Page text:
Setting Aside Judgment After Failing to Attend Trial: The Court of Appeal’s interpretation of CPR 39.3

Lawyers are repeatedly reminded of the need to comply carefully with the various (and often onerous) requirements of the Civil Procedure Rules. Any deviation from their path can lead to heavy sanctions for the defaulting party and a stern telling off in Court.  The Court of Appeal’s approach when considering the application of CPR 39.3 was therefore somewhat unusual: instead of restating the need for a strict approach to the Rules, the Court instead determined that they can sometimes be applied too rigorously.  The case provides crucial guidance on the test to be followed when considering an application under CPR 39.3 but is also a reminder that when it comes to civil procedure “context can be king”.


In TBO Investments Ltd v Mohun-Smith [2016] EWCA Civ 403 the Court of Appeal considered the issue of when judgment should be set aside after a party’s non-attendance at trial.  The case arose from the provision of financial advice by TBO Investments to Mr & Mrs Mohun-Smith.  The couple were unhappy with investments made on their behalf by TBO and issued proceedings against the company for some £2 million.  As the matter approached trial and the costs continued to mount, one of the company’s two directors took over the litigation himself and prepared the matter for trial.  However the pressure of the proceedings led to the director, Mr Robinson, becoming ill and ultimately being signed off work by his GP.

The 7-day trial was listed in the High Court in June 2014 but Mr Robinson did not attend, a sick-note instead being handed in on his behalf together with an application to adjourn the trial on grounds that he was too ill to attend court. The Judge took a rather dim view of the application and refused it, instead striking out the defence and entering judgment for the Mohun-Smiths to the tune of £2.1 million.

3 weeks later TBO submitted an application under CPR 39.3 and requested that the Court set aside the judgment. Under this rule the Court can use its discretion to set aside judgment if it finds that the applicant party had reasonable prospect of success at trial, had a good reason for non-attendance at trial and acted promptly in making the application. All three of these requirements, set out in CPR 39.3(5), must be met for an application to be successful.

The grounds for TBO’s application were, to all intents and purposes, the same as those for the initial application to adjourn the trial. The Court once again did not look kindly upon TBO’s position and refused the application, stating that whilst there had been reasonable prospects of success for the company at trial there had been a delay in making the application and in any event the medical evidence relied upon was “insufficient.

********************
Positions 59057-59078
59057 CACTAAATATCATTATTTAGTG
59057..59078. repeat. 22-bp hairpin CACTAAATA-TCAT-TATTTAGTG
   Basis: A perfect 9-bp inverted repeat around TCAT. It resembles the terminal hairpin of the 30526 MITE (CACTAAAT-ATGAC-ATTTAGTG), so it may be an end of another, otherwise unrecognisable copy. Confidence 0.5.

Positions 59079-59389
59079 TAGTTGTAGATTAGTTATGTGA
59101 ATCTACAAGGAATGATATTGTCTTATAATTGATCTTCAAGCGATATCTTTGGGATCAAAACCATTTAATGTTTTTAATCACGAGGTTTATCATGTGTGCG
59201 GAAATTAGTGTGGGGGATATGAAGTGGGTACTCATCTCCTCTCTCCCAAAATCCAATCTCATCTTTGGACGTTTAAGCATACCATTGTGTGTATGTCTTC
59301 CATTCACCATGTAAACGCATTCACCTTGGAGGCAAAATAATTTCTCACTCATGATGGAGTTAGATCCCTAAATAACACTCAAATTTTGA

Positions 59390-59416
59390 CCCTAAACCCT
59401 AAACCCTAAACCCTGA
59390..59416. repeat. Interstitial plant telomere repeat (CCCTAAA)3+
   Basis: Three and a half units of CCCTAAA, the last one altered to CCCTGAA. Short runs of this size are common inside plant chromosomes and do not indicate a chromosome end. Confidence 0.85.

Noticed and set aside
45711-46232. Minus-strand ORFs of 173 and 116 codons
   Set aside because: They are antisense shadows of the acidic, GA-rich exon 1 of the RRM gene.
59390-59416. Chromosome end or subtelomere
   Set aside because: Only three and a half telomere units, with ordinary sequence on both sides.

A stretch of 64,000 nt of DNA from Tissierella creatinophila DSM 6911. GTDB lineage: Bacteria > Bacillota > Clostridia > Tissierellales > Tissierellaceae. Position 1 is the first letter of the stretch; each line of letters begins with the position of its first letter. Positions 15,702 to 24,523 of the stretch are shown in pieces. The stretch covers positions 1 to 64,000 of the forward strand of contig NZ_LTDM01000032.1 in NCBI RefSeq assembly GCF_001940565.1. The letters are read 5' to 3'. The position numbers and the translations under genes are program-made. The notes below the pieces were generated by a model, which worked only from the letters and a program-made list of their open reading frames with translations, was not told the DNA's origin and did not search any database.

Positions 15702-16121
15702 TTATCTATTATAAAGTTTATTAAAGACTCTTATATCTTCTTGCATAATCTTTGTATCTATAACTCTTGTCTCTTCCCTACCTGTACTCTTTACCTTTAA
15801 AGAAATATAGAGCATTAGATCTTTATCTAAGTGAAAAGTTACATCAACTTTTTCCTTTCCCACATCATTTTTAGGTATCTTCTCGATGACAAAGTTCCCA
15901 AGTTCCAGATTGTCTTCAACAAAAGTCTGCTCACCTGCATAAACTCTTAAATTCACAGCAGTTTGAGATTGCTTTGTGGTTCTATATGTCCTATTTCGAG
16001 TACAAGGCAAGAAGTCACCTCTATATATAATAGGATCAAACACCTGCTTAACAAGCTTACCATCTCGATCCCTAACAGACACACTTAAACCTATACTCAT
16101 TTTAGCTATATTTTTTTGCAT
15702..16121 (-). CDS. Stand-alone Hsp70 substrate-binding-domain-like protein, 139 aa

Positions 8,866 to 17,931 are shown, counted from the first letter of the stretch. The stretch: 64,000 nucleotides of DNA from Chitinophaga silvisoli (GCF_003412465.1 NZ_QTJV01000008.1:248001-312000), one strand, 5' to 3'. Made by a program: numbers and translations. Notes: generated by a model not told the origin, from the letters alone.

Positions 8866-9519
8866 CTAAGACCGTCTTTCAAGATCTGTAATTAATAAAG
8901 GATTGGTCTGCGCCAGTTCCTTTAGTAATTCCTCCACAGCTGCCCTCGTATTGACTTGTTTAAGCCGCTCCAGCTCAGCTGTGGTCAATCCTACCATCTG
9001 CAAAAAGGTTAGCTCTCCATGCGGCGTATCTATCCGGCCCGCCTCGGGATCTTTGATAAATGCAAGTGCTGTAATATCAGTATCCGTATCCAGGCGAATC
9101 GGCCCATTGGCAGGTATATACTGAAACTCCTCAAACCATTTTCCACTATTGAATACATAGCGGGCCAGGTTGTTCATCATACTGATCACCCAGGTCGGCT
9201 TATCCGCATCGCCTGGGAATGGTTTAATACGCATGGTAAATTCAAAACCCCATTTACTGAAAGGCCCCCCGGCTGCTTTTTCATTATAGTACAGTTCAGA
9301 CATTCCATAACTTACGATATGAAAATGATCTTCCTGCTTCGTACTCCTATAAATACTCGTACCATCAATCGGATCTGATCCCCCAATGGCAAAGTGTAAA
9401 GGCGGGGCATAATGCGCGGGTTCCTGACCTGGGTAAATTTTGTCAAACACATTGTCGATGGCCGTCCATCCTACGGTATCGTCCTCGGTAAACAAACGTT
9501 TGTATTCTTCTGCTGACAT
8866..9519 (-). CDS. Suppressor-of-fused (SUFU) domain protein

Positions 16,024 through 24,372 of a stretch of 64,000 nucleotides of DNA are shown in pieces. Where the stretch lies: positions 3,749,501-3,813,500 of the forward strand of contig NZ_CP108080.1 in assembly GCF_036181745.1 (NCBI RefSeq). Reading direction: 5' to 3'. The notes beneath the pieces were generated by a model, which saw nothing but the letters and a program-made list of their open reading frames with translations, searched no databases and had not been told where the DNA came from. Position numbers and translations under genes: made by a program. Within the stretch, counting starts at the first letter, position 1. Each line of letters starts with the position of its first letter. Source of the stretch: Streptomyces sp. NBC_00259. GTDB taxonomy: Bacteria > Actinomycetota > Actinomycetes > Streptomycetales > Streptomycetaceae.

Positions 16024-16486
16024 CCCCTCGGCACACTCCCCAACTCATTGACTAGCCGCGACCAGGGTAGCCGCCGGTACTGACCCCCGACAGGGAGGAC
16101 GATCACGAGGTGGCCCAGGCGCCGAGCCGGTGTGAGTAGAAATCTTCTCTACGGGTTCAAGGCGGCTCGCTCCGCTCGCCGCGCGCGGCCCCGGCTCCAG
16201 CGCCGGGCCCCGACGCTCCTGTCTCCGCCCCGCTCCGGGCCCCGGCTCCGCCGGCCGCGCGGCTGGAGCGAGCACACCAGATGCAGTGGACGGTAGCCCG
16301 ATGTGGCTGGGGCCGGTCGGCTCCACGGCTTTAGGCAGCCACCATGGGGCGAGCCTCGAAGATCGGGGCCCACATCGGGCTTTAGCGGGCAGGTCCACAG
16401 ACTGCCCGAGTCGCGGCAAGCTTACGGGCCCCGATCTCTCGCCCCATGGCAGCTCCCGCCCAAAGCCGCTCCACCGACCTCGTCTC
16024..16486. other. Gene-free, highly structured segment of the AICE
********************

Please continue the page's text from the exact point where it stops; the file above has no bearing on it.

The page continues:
TBO successfully appealed to the Court of Appeal, Lord Dyson MR giving the lead judgment. In a change to the usual judicial stance, the Court found that on this occasion the first instance Judge had applied the CPR rather too rigorously and that more leniency was required under CPR 39.3.  As long as a party can establish that their case had had a reasonable prospect of success, said the Court of Appeal, the other requirements under the rule should not be applied too strictly.  Therefore, and whilst there were shortcomings in the medical evidence relied upon, the court at first instance should have found that there had been a good reason for Mr Robinson failing to attend the trial.

On the issue of delay, it was the Court of Appeal’s conclusion that the question of promptness is a matter of context and that the complexity of the case (rather than simply the number of days between notification of judgment and the application) was a relevant factor for the court to consider. Accordingly promptness should not be calculated according to a set number of days and no set rules should be applied.


The Court of Appeal’s clear message in this case was that whilst a failure to obtain an adjournment of trial may lead to a disadvantage for the applicant party, the consequences are unlikely to be as grave as those faced by a party failing under CPR 39.3. One can perhaps see the Court’s logic:  if an application to adjourn a trial fails the applicant still has the prospect of persuading the court of the merits of their case even if they will face some disadvantage in doing so. This is to be contrasted with the position of a party who was unable to present their case in court at all.  Therefore the manner in which CPR 39.3 is applied by the courts should not be too draconian and as long as there had been a reasonable prospect of success at trial the other specific requirements under CPR 39.3(5) should not be applied too rigorously.

The case is also interesting because of its emphasis on the importance of considering the general context of a case, including the consequences to the applicant of failing to succeed under CPR 39.3 and the context of the circumstances which gave rise to the application in the first place.